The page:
Seattle’s history under John Schneider is one plagued with early round mistakes. Yet the Seahawks have enjoyed success acquiring day 3 and undrafted free agent talent. Each year, different holes on the roster appear.
Every offseason, Schneider manages to fill out the 53 with Day 3 and UDFA players that go on to start for Seattle. It’s especially important the General Manager manages to do this once more, given the lack of available resources. So, let’s look at three needs that Schneider can satisfy with this method.
In 2018 Poona Ford somehow went undrafted. This was despite the former Texas Longhorn earning a Senior Bowl invitation after a dominant East-West Shrine game performance. Ford saw action in 11 games and registered 3 tackles for loss. In 2019 he figures to be a bigger part of the defensive tackle rotation.
The NFL’s undervaluing of shorter defensive tackles means that talented players will fall. Furthermore, one of the deepest positions in the 2019 NFL draft is DT. In every round, appealing players are projected to be available. Testing will dictate who goes where, but impressive All-Star showers Daylon Mack and Khalen Saunders could be available on Day 3. That’s stupid.
On early downs, Seattle plugs-and-plays their defensive tackles with the starters expected to play both 3-technique (outside shoulder of the guard), 2i (inside shoulder of the guard) and 1-technique (outside shoulder of the center).
Shamar Stephen, whose play declined dramatically, is a free agent who the Seahawks won’t be resigning. The collection of Jarran Reed, Nazair Jones, Quinton Jefferson (more of a big end/3-tech) and Ford needs another body. Post-draft Free Agency is another possible solution, where past examples of players picked up on the low include Ahtyba Rubin and Tony McDaniel.
Following the evolution of Reed as a pass-rusher, the Seahawks’ need for interior pressure from a pure defensive tackle has somewhat declined. When the time for pass-rush comes, they can look to fill it with a more ‘inside-out’-type—think what Malik McDowell was supposed to be.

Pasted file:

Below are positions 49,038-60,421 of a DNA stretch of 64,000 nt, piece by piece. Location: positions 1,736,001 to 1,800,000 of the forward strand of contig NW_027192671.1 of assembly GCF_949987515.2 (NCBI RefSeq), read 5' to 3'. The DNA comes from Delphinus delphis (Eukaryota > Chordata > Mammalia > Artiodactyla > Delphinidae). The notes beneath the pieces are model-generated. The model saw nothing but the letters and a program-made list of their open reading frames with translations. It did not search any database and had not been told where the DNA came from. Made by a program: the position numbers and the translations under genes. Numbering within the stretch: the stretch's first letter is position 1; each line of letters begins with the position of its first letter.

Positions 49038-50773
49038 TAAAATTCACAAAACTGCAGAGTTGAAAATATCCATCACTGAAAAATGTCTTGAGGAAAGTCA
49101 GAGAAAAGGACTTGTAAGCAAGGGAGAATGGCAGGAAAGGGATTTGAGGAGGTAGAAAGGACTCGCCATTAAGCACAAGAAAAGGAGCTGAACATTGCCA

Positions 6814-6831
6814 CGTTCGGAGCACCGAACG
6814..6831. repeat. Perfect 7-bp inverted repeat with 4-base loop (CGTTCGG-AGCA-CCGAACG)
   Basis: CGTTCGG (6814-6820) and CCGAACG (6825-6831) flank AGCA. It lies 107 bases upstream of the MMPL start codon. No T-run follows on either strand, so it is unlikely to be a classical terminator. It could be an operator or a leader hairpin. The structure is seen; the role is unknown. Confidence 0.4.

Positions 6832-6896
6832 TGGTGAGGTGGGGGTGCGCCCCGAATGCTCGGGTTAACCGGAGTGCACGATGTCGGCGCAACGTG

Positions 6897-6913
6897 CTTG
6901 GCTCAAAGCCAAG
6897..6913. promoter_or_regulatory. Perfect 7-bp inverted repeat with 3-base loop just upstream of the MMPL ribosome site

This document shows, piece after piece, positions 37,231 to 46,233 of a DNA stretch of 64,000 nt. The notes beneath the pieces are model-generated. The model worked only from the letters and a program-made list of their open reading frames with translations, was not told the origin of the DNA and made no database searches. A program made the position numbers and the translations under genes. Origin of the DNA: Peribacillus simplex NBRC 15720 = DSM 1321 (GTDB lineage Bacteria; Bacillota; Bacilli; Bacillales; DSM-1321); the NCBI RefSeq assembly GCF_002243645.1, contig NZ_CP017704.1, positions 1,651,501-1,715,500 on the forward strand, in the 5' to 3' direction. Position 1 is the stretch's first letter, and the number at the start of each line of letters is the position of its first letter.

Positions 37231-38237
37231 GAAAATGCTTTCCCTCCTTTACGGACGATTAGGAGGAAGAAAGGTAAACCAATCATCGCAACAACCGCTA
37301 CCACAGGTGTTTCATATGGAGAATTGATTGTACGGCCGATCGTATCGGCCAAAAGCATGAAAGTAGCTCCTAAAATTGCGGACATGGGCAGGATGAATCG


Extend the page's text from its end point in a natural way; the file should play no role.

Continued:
Seattle’s success getting Day 3 outside cornerback talent is well-documented—DID YOU GUYS KNOW THE SEAHAWKS DRAFTED RICHARD SHERMAN IN THE FIFTH ROUND?! In the 2019 offseason, Neiko Thorpe is a pending free agent. Plus: Thorpe only appeared to be trusted with special teams duties in 2018. Adding competition to the cornerback #2 spot would be smart.
Starting cornerback #1 Shaquill Griffin ended his season disappointingly, even before his ankle injury. His route diagnosis and patience at staying over the top of the receiver vanished. Griffin’s reliance on his athleticism to recover increased and teams exploited this with double moves. As the year progressed, rather than throw at impressive rookie safety-convert Tre Flowers, offensive coordinators went after Griffin.
The value of long corners has been inflated thanks to Seattle’s success with the build. Yet there will still be long players available on day 3. Flowers represents what the Seahawks could do in the future with safety conversions. Meanwhile, the signing of the 6ft 3, 35” inch arm Simeon Thomas to a futures contract is the first step in Seattle adding cheap competition. Thomas ran a 4.47 forty and jumped 39” vertically.
Then there’s nickel cornerback. Schneider’s ability at adding starting cornerback #3s tends to fly under the radar. Justin Coleman will get paid, whether it’s by the Seahawks or elsewhere. If Coleman departs, back Schneider to acquire a solid nickel who can start in the league. Coleman, after all, cost only a 7th round pick. Prior to that, let’s not forget Marcus Burley. Burley, who succeeded the once-dominant Jeremy Lane (6th rounder) was an okay slot added for a 6th.
Spending any meaningful resources on a kicker tends to end badly. Just ask the Tampa Bay Buccaneers. Or speak to the Chicago Bears. The Seahawks will, for the third successive offseason, look to solve the position long-term—but cheaply.
Since cutting Stephen Hauschka—whose play dipped after Seattle started experimenting with a different long snapper—the kicker position has been a terrifying aspect to watching Seahawks games.
The last edge-of-your-seat-inducer was Sebastian Janikowski. His numbers were just above his career average, with the Absolute Unit making 81.5% of his field goals while converting 94.1% of his PATs. However, asides from a bizarre, seemingly drunken appearance on the team’s official Instagram story, SeaBass sucked in some big moments and his inconsistency became frustrating. When touchbacks were needed, he was unable to get them. It all ended with him pulling his hamstring in Dallas.
Turns out, signing a 40-year-old kicker who’d had a year out of the game with a back injury wasn’t the best idea—former first-round pick or not. Sure, good kickers can play well into their 40s. That said, the fact that the Seahawks cut Jason Myers in camp stings, given that Myers went on to make the pro bowl with the New York Jets.
This is a position that can be filled easily, though Seattle better find someone who can accurately evaluate it. If not, it will be another nail-biting year of turning away from the action as the kicker runs up to the ball—or waddles in the case of Janikowski. The Seahawks’ signing of former Los Angeles Ram Sam Ficken might work.